NEW YORK (TheStreet) -- Red Hat (RHT) beat Wall Street's fourth-quarter estimates, prompting analysts to highlight the software maker's growth potential. Weaker-than-expected guidance, however, weighed heavily on the stock during Friday trading.
Shares of Red Hat were off 4.72% at $53.49 on Friday.
The software maker earned 39 cents a share on revenue of $400 million, up from 36 cents a share and $348 million in the prior year's quarter. Analysts were looking for earnings of 37 cents a share and revenue of $399.92 million.
Speaking during a conference call to discuss the results, Red Hat CEO Jim Whitehurst noted that the company enjoyed a record number of deals over $1 billion during the quarter. The CEO cited demand for Red Hat's core platform and application development products, including its middleware offerings. Middleware is a form of software that links different computer programs.
BMO Capital Markets analyst Joel Fishbein raised his Red Hat price target to $64 from $62 on Thursday, noting that the company's billings growth was driven by strength across geographies, verticals and product lines. The analyst maintained his "outperform" rating on the company.
This sentiment was echoed by Evercore Partners analyst Kirk Materne. "Red Hat delivered a solid finish to FY14 with a strong billings quarter," he wrote. "We see RHT as a solid mid-teens grower with the potential for upside in 2H15 as RHEL 7 becomes generally available and OpenStack starts to more meaningfully contribute to billings." Materne maintained his $64 price target and "overweight" rating on Red Hat.
Red Hat has thrown its weight behind OpenStack, an open source cloud computing software. Three of the company's top five fourth-quarter deals had an OpenStack component. Red Hat Enterprise Linux (RHEL) also forms part of Red Hat's open hybrid cloud technology.
Red Hat's guidance, however, is in the spotlight Friday. For the first quarter, Red Hat expects revenue between $412 million and $415 million and earnings, excluding items, between 32 cents and 33 cents a share, below Wall Street's forecast of $415.44 million and 38 cents a share. Red Hat also forecast a non-GAAP operating margin of 21%, down from 24.3% in the fourth quarter. The company attributed the contracting margin to sales kickoffs, global marketing events, hiring and the timing of the Red Hat and Open Stack summits in April and May, respectively.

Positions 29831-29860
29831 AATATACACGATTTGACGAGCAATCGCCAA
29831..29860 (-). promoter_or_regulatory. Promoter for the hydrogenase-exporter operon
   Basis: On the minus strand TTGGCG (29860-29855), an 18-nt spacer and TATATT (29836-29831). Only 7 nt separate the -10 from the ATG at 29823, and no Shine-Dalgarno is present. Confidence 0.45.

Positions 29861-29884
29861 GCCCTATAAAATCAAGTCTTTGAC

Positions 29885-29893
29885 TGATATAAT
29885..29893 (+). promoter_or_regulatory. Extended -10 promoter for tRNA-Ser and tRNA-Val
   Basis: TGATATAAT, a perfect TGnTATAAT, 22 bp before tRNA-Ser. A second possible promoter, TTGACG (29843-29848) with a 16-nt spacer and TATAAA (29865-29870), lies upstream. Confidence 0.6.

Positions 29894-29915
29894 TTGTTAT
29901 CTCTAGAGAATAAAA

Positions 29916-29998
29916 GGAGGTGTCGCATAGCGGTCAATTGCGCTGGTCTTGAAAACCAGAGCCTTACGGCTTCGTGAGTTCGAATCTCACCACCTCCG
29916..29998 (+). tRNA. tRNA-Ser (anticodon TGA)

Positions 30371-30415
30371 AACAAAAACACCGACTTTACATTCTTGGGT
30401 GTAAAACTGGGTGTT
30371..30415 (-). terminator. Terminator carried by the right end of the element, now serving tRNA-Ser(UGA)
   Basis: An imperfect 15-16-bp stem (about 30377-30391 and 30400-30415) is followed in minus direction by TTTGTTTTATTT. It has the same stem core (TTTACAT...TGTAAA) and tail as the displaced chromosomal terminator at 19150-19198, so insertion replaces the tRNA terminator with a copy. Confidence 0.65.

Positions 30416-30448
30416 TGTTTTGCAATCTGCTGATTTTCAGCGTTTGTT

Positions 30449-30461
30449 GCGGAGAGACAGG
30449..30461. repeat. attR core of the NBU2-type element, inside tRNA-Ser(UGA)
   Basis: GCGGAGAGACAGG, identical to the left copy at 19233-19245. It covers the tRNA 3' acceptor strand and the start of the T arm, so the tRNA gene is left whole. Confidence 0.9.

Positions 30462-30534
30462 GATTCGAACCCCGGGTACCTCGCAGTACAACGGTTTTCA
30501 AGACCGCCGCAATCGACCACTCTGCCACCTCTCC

BMO Capital Markets' Fishbein feels that Red Hat may exceed its guidance target. "We view initial guidance of about 14% growth and a 100bp margin contraction as likely conservative given solid billing trends exiting the year with deferred revenue and billings both accelerating in the quarter, up 18% and 24% on an as reported basis," he wrote.
Red Hat's billings came in at $565 million during the fourth quarter, an increase of 24% from the same period last year, while subscription revenue increased 16% year over year to $351 million.
Red Hat's free cash flow, crucially important for generating share repurchases, is also on Wall Street's radar. During the company's earnings conference call, Chief Financial Officer Charlie Peters said that fourth-quarter free cash flow grew 21% year over year, as Red Hat's Capital Expenditure subsided. The software maker predicted fiscal 2015 free cash flow between $530 million and $580 million, and noted that free cash flow should grow upwards to 19% compared to fiscal 2014.